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Ann Biomed Eng. 2015 May;43(5):1223-34. doi: 10.1007/s10439-014-1184-4. Epub 2014 Nov 15.

Three-Dimensional Blood Vessel Segmentation and Centerline Extraction based on Two-Dimensional Cross-Section Analysis.

Author information

1
The Intervention Centre, Oslo University Hospital, Sognsvannsveien 20, 0372, Oslo, Norway, rahul.kumar@rr-research.no.

Abstract

The segmentation of tubular tree structures like vessel systems in volumetric datasets is of vital interest for many medical applications. In this paper we present a novel, semi-automatic method for blood vessel segmentation and centerline extraction, by tracking the blood vessel tree from a user-initiated seed point to the ends of the blood vessel tree. The novelty of our method is in performing only two-dimensional cross-section analysis for segmentation of the connected blood vessels. The cross-section analysis is done by our novel single-scale or multi-scale circle enhancement filter, used at the blood vessel trunk or bifurcation, respectively. The method was validated for both synthetic and medical images. Our validation has shown that the cross-sectional centerline error for our method is below 0.8 pixels and the Dice coefficient for our segmentation is 80% ± 2.7%. On combining our method with an optional active contour post-processing, the Dice coefficient for the resulting segmentation is found to be 94% ± 2.4%. Furthermore, by restricting the image analysis to the regions of interest and converting most of the three-dimensional calculations to two-dimensional calculations, the processing was found to be more than 18 times faster than Frangi vesselness with thinning, 8 times faster than user-initiated active contour segmentation with thinning and 7 times faster than our previous method.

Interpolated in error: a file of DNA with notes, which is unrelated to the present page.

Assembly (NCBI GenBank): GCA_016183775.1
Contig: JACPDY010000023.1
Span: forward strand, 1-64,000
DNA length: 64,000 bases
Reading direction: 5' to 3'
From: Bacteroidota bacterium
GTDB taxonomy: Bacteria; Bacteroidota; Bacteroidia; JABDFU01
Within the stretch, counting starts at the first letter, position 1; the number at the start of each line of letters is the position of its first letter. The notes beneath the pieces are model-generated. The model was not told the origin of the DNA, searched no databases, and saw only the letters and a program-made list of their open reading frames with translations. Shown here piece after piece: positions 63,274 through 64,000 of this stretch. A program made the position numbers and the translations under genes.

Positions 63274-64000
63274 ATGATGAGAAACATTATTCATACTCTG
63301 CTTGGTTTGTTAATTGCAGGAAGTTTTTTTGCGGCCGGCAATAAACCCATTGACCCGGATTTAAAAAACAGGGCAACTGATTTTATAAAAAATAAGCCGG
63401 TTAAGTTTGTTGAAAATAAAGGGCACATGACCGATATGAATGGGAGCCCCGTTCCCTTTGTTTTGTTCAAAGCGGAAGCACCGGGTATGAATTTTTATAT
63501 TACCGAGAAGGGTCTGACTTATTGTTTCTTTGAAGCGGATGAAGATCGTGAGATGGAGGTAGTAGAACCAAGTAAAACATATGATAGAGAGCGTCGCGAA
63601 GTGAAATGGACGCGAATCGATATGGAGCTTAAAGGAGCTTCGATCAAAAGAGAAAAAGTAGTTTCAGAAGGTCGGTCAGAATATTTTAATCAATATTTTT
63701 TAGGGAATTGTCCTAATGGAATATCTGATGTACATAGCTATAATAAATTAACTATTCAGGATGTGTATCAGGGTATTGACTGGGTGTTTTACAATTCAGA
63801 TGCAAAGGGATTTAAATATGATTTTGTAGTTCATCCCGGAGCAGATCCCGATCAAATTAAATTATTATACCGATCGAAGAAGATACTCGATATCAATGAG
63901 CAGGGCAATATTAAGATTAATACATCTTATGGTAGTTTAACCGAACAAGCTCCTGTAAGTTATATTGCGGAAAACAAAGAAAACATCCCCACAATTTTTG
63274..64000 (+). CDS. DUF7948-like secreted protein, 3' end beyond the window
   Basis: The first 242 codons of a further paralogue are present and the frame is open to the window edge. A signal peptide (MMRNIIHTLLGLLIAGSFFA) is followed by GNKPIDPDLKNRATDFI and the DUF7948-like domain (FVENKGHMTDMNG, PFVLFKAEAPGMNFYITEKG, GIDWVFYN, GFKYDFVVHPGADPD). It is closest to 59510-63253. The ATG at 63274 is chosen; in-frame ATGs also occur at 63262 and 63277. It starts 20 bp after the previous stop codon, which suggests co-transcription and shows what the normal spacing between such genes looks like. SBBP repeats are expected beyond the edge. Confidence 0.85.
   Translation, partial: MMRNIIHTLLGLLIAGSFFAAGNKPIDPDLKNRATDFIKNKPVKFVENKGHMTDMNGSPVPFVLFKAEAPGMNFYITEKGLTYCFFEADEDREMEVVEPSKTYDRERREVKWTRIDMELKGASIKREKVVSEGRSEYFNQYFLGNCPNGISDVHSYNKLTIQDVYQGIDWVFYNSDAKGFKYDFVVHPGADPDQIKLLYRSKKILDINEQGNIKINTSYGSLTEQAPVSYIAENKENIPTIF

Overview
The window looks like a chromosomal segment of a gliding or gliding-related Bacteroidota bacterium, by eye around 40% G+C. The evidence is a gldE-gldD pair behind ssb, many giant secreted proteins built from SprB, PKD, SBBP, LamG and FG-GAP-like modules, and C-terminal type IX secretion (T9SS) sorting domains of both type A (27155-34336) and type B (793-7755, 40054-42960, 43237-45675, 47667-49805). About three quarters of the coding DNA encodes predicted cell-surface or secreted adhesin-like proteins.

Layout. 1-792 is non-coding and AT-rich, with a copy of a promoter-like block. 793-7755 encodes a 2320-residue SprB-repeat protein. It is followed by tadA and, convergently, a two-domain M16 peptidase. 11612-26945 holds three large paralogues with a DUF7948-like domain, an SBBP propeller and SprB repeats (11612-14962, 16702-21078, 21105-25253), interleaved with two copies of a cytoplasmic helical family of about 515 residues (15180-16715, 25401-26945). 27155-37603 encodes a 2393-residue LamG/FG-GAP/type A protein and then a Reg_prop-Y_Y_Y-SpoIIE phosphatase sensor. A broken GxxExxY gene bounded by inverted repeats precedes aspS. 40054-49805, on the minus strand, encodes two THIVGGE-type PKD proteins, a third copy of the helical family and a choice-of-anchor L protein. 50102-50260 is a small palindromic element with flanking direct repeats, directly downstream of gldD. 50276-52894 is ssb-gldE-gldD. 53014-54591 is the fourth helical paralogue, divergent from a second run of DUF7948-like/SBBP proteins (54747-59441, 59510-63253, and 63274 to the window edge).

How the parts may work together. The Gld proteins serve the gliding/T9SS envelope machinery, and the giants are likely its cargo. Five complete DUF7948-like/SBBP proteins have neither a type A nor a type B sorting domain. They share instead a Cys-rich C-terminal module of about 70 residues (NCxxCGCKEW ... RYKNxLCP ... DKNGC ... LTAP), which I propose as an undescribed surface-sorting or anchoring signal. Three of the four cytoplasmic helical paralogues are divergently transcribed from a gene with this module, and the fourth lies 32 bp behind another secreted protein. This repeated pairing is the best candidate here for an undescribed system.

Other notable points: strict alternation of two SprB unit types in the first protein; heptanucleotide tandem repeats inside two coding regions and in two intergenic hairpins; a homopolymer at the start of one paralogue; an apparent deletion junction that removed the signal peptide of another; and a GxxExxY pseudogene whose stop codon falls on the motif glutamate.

PMID:
25398332
DOI:
10.1007/s10439-014-1184-4
[Indexed for MEDLINE]

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